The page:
Lead/Presenter: Julie Kittel-Moseley,
Rocky Mountain MIRECC
All Authors: Kittel-Moseley JA (Rocky Mountain Mental Illness Research Education and Clinical Center, Denver), Monteith LL (Rocky Mountain Mental Illness Research Education and Clinical Center, Denver) Schneider AL (Rocky Mountain Mental Illness Research Education and Clinical Center, Denver) Miller C (Rocky Mountain Mental Illness Research Education and Clinical Center, Denver) Gaeddert LA (Rocky Mountain Mental Illness Research Education and Clinical Center, Denver) Brenner LA (Rocky Mountain Mental Illness Research Education and Clinical Center, Denver) Katon J (Center of Innovation for Veteran-Centered and Value-Driven Care, Seattle) Hoffmire CA (Rocky Mountain Mental Illness Research Education and Clinical Center, Denver)
Women Veterans are at elevated risk for suicide compared to their civilian peers. Further, women Veterans experience a high prevalence of suicidal ideation (SI) and suicide attempt (SA), which elevate risk for suicide. Yet evidence-based, gender-sensitive suicide prevention programming is precluded by limited knowledge on correlates of SI and SA in this population. Specifically, information is lacking to identify settings and targets for upstream suicide prevention tailored to the needs and preferences of women Veterans. Reproductive health care (RHC) is among the most common services women seek, and women Veterans generally describe feeling comfortable discussing sensitive topics pertinent to suicide risk and prevention with RHC providers. Thus, RHC settings may be ideal for implementation of upstream suicide prevention initiatives. Accordingly, this study aimed to estimate the prevalence of post-military SI and SA among women Veterans using VHA RHC services and examined associations between SI and SA and parenting-related factors, fertility, pregnancy, and military sexual trauma (MST).
Post-9/11 women Veterans (n = 352) who used VHA RHC services in the past year completed a cross-sectional survey of reproductive and mental health between December 2018 to April 2019. The survey included questions about SI and SA across the life course, parenting satisfaction and functioning, pregnancy and fertility history, MST, and mental health symptoms. Modified Poisson regression with robust standard errors was used to estimate prevalence ratios between these factors and post-military SI and SA as well as past-month SI, adjusting for military service and demographic characteristics and current mental health symptoms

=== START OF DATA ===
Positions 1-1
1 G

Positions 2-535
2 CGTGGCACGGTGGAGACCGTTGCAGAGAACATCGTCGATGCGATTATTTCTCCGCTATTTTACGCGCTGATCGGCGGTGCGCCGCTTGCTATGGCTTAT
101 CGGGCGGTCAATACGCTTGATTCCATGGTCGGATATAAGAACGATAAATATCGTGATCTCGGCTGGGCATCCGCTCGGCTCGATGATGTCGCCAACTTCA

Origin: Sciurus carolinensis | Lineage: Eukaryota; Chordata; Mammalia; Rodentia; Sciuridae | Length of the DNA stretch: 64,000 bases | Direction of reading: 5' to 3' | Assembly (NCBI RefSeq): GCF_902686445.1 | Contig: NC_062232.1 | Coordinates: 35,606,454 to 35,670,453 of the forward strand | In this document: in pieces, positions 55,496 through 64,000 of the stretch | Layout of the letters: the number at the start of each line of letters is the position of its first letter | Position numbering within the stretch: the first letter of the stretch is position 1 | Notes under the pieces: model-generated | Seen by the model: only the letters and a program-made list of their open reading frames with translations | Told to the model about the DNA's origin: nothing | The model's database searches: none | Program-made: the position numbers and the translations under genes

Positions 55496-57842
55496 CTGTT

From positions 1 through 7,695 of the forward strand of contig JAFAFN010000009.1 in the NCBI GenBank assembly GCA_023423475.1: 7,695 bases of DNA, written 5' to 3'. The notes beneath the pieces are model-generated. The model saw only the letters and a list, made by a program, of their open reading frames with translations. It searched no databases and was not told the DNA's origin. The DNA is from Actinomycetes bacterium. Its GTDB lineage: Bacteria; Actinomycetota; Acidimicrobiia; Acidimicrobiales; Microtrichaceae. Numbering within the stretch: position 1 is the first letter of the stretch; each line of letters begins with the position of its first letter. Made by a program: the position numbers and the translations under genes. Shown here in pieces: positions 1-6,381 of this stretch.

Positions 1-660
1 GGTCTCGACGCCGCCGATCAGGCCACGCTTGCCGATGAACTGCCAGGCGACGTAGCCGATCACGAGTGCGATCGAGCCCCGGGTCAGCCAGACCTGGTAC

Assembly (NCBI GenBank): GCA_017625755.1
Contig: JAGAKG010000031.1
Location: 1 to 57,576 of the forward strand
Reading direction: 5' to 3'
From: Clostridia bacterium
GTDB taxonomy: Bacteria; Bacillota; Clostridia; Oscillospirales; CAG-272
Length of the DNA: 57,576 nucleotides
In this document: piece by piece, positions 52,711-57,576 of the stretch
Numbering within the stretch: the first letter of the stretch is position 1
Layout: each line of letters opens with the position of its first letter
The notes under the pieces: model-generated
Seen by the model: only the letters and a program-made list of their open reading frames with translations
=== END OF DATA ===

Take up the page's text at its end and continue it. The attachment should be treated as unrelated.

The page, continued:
Nearly 30% of survey respondents reported experiencing SI after military separation, and 9.9% reported experiencing SI in the past month. Further, 12.3% reported post-military SA and 69.1% of those with prior SA reported multiple attempts. Current parenting satisfaction was strongly associated with past-month SI after adjustment; women with low parenting satisfaction had 3.36 (95% CI: 1.19, 9.46) times the prevalence of SI compared to those with high parenting satisfaction. Parenting satisfaction was not significantly associated with SA. Pregnancy and infertility history were not associated with either SI or SA. Women Veterans who experienced military sexual harassment (MSH) had a higher prevalence of post-military SI (prevalence ratio [PR]: 2.08; 95% CI: 1.05, 4.11) compared to those with no history of MST. Military sexual assault (MSA) was also strongly associated with post-military SI (PR: 3.81;95% CI: 2.12, 6.84). MSA, but not MSH, was associated with post-military SA (PR: 3.84; 95% CI: 1.55, 9.53).
A high proportion of women Veterans using VHA RHC services experience SI and SA following separation from military service. Women Veterans in these settings with low parenting satisfaction or with MST histories appear to be at particularly high risk.
These findings, coupled with prior research indicating women Veterans find RHC settings acceptable for suicide risk screening and prevention, suggest that VHA RHC settings present a novel opportunity to enhance upstream suicide prevention tailored to the needs of women Veterans. Assessment of parenting satisfaction and MST, particularly sexual assault, may be especially important for comprehensive suicide risk assessment and prevention in this population.